The weeks following the definition of the party blocs set the tone for what this new legislature might looks like.
The definition of the presidencies of the commissions of the Federal Senate shows a balanced Senate, despite the scandal that was the election of Davi Alcolumbre (DEM/AP) to the presidency of the Senate. The House of Representatives followed the tradition of define the commissions only after Carnival break. The President of the House of Representatives Rodrigo Maia (DEM/RJ) promised the same position to different parties, causing much negotiation and overbooking of chairs.
Anticipating possible setbacks and the need to articulate the progressive field, civil society organizations invited parliamentarians to sign an application for the creation of the Joint Parliamentary Front in Defense of Democracy and Human Rights.
The proposal aims to create a plural and active front with the participation of society. It can become an important instrument, not only for popular participation, but also as a ratification of the commitment of parliamentarians with the democracy and human rights topics. A propositive front, but also reactive.
The former deputy Leonardo Quintão (MDB / MG) was replaced by Ana Beatriz Ferreira Groba. He was dismissed as the political coordinator of the parliamentary affairs sub-office of the Civil House. Ana has the task of improving the already shaken dialogue between the Planalto Palace and the National Congress, in order to work on two priorities: pension reform and the “anticrime package”, the most important goal of Jair Bolsonaro’s administration. The permanence of Bolsonaro in power depends in part on the approval of these proposals.
With the same mission, Joice Hasselmann (PSL/SP) was chosen to be the leader of the Bolsonaro administration in the National Congress. Hasselmann is already negotiating amendments and positions to secure support for the pension reform.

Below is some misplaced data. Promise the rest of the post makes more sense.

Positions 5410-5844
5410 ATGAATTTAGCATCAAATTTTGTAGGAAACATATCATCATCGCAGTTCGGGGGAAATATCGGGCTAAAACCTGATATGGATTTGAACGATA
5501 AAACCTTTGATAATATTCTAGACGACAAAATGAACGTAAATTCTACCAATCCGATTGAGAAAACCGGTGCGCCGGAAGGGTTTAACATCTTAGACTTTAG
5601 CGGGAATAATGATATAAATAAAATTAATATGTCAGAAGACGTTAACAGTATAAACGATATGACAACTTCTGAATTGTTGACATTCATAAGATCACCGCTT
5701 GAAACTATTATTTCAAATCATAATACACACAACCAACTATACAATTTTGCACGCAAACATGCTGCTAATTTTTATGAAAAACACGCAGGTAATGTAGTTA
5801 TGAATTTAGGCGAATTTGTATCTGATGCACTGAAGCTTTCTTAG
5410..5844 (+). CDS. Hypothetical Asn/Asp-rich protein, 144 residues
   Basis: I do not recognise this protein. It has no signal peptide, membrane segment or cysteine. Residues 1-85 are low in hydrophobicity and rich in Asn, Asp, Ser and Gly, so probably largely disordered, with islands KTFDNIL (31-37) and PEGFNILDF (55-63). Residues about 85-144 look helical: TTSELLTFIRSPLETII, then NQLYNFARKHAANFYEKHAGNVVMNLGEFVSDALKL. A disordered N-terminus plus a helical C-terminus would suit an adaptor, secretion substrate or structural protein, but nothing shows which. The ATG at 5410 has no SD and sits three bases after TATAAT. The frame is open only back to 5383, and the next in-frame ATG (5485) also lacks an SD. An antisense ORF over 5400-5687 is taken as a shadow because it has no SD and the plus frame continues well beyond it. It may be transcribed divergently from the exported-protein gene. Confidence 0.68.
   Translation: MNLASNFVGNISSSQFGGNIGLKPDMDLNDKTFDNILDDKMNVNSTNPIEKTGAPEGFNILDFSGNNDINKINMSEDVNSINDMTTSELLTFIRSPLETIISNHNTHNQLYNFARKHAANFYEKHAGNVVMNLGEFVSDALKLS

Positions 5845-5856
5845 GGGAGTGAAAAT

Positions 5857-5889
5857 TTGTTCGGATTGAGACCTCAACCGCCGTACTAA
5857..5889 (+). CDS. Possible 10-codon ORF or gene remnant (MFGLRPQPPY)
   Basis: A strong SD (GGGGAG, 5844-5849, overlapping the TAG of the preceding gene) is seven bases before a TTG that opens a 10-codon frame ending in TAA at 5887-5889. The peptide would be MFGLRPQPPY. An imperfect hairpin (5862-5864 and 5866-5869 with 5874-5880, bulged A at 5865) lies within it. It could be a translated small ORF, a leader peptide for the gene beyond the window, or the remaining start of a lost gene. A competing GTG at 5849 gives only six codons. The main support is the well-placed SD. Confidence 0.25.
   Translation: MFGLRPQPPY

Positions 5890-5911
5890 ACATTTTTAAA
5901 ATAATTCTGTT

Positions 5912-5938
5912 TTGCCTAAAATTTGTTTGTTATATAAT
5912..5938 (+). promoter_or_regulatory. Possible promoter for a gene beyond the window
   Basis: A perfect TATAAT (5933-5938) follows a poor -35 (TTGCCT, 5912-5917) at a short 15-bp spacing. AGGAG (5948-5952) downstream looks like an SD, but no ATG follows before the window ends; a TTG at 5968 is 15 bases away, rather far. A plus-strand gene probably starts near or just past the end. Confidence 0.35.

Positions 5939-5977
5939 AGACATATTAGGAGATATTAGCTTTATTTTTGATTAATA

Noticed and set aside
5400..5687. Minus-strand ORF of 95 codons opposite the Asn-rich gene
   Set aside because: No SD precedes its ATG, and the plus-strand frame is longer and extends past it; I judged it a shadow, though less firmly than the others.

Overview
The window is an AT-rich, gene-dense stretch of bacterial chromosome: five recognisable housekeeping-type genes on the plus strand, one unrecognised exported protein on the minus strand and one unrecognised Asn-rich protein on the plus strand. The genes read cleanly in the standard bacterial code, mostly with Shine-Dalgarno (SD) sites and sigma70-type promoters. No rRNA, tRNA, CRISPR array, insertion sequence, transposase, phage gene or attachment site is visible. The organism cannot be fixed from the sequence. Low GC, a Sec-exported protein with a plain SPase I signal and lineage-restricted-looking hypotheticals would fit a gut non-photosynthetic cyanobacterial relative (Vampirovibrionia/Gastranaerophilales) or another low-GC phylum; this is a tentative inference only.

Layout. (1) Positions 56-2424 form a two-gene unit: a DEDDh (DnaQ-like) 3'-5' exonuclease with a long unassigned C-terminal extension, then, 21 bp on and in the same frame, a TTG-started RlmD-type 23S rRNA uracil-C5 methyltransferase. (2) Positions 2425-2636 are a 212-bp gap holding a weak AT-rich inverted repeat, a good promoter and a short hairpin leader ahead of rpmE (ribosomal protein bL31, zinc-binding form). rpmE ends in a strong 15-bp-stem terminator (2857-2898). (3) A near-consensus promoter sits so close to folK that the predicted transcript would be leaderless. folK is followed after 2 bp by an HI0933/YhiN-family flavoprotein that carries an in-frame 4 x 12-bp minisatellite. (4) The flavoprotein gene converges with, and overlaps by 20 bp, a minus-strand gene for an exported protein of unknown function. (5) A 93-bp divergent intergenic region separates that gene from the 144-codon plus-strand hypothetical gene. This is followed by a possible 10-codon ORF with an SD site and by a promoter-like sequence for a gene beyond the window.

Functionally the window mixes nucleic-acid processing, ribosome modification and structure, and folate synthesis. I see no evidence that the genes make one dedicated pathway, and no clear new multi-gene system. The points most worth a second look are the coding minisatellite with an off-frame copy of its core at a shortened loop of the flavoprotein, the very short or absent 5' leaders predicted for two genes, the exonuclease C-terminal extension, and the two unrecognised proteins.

With the focus on these two campaign agendas, the Provisional Measure 870 mixed commission wasn’t installed yet. The delay of Congress may prevent important points for civil society from being analyzed and debated. The expiration of the period to analyze the provisional measures blocks the plenary agenda of the legislative houses, which is out of the question by Bolsonaro and his base because it would block the advancement of other proposals.
While the legislature tries to resume the activities and priority agendas, the Federal Government is working to have approval of the population and support of the National Congress.
The first minister of Bolsonaro administration who was fired used to be the right-hand man of Bolsonaro, Gustavo Bebianno. He was at General Secretariat of the Presidency of the Republic, but he had a disagreement with the president’s son after being publicly called a liar. The premature downturn, which is the third quickest exoneration since the country’s re-democratization, rises the crisis between the ministries and the presidency.
In addition, there are accusations of using “frontmans” in the electoral campaign. And in a short time of government, a research published by the National Confederation of Transport (CNT) pointed out that the positive evaluation of Bolsonaro administration does not exceed 40%.
In this scenario, Jair Bolsonaro tries to show confidence avoiding defeats. However, he is transmitting instability by going back on his decisions when criticized. One example was the withdrawal of Decree 9.690, one month after its publication because of the National Congress reaction against it.
Another significant move was the sign by the Government Secretariat to support the change to the Provisional Measure 870, after strong pressure from social movements, Federal Court of Justice action by the Rede Party and technical note of the Federal Public Prosecutor’s Office (PFDC), which emphasize the unconstitutionality of the measure.
The change was also amended by Mrs Bia Kicis (PSL/DF) bill, who is from the party of the President.
Between defeat and going back in decisions already taken, what seems less weak?
March 08, 2019
Andresa Porto – Political Scientist and collaborator of the GTPI